This critic’s expectations were cynical. How could a money-grabbing spin-off, designed for a big audience, really capture the spirit of punk – especially when it's meant for kids?
But director Craig Gillespie (I, Tonya) and writers Dana Fox (Isn’t It Romantic) and Tony McNamara (The Great, The Favourite) manage just fine: creating a fun, furious and fabulous origin story for the dah-ling dognapper. Gillespie injects his Scorsesean style of inspired needle-drops, rhythmic editing, and whirlwind camera angles – crafting a new kind of Disney movie experience.
Compared to the weak efforts to zombify 2-D classics into 3-D remakes, Cruella needs to be the musical and sartorial beacon for all future attempts.
Photo: Getty/Disney Enterprises Inc./Laurie Sparham
You start with pre-Cruella Estella (Tipper Seifert-Cleveland) as a kid, being at school in the 60s and having many black marks to her name. She’s very likeable, an empowered rebel from birth with natural black and white hair – fending off bullies and protecting her friends. Seeing her modified school uniform, the blazer lined with badges and safety pins, her aspirations to be a fashion designer are clear from the start.
After enduring a bizarre trauma, which (sort of) explains Estella's future hatred for dalmatians, she lives out her childhood on the streets of London. It’s the Hollywood version of a Dickensian existence: living as a thief, with two lovable Cockney lads Jasper (the caring Joel Fry) and Horace (the funny Paul Walter Hauser). Estella eventually grows into the magnetic Emma Stone.
This older Estella eventually finds a job under the tyrannical Baroness, played with hilarious psychopathy by Emma Thompson. It’s no surprise that The Devil Wears Prada screenwriter Aline Brosh McKenna shares a story credit for Cruella. Thompson seems to channel Meryl Streep’s unforgettable performance as the ruthless fashion editor Miranda Priestly.
Emma Thompson plays The Baroness with hilarious psychopathy. Photo: Getty/Disney Enterprises Inc./Laurie Sparham
After many slights, the polite and obliging Estella turns into Cruella by night. She competes with the Baroness in brutal fashion battles, each one more shocking and stunning than the last. Costume designer Jenny Beavan (Christopher Robin), who made over 70 looks for Stone, flaunts an eclectic, Oscar-worthy selection. These sequences are weird and opulent and exciting. And like the rest of the film, they're enhanced by a perfect playlist that includes The Stooges, The Clash, The Rolling Stones, and Nancy Sinatra.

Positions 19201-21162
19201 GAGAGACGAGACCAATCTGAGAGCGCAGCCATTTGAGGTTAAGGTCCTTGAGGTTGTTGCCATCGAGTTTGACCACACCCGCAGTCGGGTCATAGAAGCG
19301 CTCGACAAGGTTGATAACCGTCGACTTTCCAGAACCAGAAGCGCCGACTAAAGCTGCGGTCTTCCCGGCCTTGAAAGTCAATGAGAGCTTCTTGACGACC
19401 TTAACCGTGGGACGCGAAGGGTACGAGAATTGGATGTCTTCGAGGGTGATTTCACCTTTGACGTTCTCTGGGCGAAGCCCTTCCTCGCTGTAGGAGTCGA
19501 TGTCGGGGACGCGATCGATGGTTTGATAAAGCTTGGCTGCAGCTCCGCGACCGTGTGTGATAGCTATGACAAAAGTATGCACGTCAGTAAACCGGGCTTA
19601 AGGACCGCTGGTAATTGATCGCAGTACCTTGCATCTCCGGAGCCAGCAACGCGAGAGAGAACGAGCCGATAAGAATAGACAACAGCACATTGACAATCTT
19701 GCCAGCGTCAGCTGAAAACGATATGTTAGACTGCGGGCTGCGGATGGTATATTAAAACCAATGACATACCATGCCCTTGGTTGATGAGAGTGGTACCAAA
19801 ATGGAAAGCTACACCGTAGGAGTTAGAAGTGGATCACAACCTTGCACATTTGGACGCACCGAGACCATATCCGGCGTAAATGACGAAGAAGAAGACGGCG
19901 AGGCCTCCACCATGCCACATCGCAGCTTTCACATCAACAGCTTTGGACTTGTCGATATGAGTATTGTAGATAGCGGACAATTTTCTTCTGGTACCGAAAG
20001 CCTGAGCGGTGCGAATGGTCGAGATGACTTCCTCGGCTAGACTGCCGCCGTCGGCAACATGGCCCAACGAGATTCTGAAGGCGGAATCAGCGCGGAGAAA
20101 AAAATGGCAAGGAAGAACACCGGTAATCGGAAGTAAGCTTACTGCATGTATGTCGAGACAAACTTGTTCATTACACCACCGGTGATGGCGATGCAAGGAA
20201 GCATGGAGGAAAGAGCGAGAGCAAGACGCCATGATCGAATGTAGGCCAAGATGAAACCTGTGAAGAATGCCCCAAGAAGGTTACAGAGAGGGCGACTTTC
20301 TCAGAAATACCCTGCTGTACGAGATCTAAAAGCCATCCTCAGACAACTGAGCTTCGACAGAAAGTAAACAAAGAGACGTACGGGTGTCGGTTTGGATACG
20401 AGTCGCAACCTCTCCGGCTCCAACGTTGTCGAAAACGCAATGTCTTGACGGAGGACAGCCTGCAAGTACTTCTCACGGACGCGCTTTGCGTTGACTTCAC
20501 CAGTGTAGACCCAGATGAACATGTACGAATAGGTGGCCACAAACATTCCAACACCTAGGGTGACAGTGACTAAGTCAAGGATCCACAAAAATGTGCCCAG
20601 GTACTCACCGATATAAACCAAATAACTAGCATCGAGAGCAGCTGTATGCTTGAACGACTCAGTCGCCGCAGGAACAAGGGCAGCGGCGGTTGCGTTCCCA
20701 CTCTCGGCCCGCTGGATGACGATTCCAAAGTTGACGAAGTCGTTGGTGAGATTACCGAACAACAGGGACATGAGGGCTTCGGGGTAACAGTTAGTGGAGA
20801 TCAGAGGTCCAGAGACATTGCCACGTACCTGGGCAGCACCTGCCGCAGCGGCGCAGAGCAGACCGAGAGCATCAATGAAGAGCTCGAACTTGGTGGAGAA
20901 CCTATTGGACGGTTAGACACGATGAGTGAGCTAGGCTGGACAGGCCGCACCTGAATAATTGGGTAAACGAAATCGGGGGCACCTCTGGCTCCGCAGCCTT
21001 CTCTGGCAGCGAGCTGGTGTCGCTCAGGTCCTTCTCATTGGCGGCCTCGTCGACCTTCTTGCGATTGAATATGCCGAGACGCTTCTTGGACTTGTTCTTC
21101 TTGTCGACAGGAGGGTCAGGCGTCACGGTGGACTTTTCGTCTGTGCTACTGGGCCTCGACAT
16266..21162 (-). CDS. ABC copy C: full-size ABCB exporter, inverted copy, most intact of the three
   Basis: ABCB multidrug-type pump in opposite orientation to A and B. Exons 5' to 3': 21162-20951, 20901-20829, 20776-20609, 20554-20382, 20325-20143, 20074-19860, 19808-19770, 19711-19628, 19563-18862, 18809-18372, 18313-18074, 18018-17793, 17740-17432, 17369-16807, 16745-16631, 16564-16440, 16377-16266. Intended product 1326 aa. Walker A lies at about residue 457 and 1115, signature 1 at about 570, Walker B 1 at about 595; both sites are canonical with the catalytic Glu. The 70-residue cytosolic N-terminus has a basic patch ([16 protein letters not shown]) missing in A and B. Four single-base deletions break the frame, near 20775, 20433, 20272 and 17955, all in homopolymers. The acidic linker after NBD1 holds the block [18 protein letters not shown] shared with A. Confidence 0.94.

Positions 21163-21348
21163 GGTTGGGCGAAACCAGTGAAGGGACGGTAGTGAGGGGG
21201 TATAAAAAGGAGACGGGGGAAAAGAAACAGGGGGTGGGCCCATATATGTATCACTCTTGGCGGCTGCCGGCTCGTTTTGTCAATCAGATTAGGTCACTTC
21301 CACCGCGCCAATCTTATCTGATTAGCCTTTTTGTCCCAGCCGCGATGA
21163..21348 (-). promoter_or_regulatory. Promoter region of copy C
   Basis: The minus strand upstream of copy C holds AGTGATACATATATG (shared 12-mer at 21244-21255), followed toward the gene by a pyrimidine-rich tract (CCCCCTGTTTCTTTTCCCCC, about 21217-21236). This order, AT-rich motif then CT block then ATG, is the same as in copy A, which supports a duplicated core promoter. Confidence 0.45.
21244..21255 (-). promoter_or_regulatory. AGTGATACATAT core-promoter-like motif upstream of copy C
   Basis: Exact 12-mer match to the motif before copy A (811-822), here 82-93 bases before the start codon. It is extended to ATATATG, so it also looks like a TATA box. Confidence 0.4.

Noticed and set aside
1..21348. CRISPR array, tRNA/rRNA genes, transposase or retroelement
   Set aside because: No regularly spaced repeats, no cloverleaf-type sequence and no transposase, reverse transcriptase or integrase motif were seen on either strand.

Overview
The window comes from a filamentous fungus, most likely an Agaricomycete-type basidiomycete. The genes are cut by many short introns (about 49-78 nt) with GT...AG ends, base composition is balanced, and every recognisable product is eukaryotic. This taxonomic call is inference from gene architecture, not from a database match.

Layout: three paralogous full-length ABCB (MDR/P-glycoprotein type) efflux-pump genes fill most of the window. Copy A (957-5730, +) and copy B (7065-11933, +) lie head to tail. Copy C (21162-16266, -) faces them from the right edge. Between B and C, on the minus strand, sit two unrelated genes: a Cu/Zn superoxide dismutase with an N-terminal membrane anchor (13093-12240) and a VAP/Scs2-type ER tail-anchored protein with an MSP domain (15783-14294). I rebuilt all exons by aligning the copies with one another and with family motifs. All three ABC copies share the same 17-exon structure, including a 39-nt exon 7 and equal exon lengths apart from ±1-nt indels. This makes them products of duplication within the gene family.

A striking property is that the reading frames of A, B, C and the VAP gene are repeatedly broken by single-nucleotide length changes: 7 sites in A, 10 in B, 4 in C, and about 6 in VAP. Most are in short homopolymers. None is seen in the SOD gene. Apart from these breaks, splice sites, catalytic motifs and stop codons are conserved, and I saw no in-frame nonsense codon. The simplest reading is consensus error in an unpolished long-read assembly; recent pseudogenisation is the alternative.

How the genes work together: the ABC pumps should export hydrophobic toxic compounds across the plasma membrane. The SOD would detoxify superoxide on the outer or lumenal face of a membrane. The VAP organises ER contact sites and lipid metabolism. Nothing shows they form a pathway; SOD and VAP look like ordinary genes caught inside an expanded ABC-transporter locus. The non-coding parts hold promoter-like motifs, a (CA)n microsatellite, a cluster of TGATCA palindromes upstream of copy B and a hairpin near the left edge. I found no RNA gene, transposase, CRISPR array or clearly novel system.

The film occasionally struggles against its Disney restrictions. Cruella never goes too far because that sympathy for the devil would weaken the company’s moralistic trademark. Considering the 12A rating, she’s imprisoned against doing anything overtly evil. She's only permitted a few sadistic quips, masked by her insistence that she's joking, really.
If Cruella was allowed to swear or draw blood or indulge more in punk rock’s nihilistic abandon, this could’ve been a five-star film. Thankfully, however, Gillespie and the writers manage to work around these branded guidelines, still capturing the spirit of punk – censored though it is (they avoid the Sex Pistols entirely).
Emma Stone embodies that spirit, despite a preposterously posh accent straight out of Hollywood. She’s amusing, steely, and even upsetting, in what's possibly the best performance of her career (so far). The character absorbs her, and you, completely. Cruella is a rockin’ ride.
Cruella is in cinemas and available on Disney Plus from Friday 28 May
|What||Cruella, Disney Plus review|
28 May 21 – 28 May 22, IN CINEMAS / ON DISNEY PLUS
|Price||£determined by cinemas|
|Website||Click here for more information|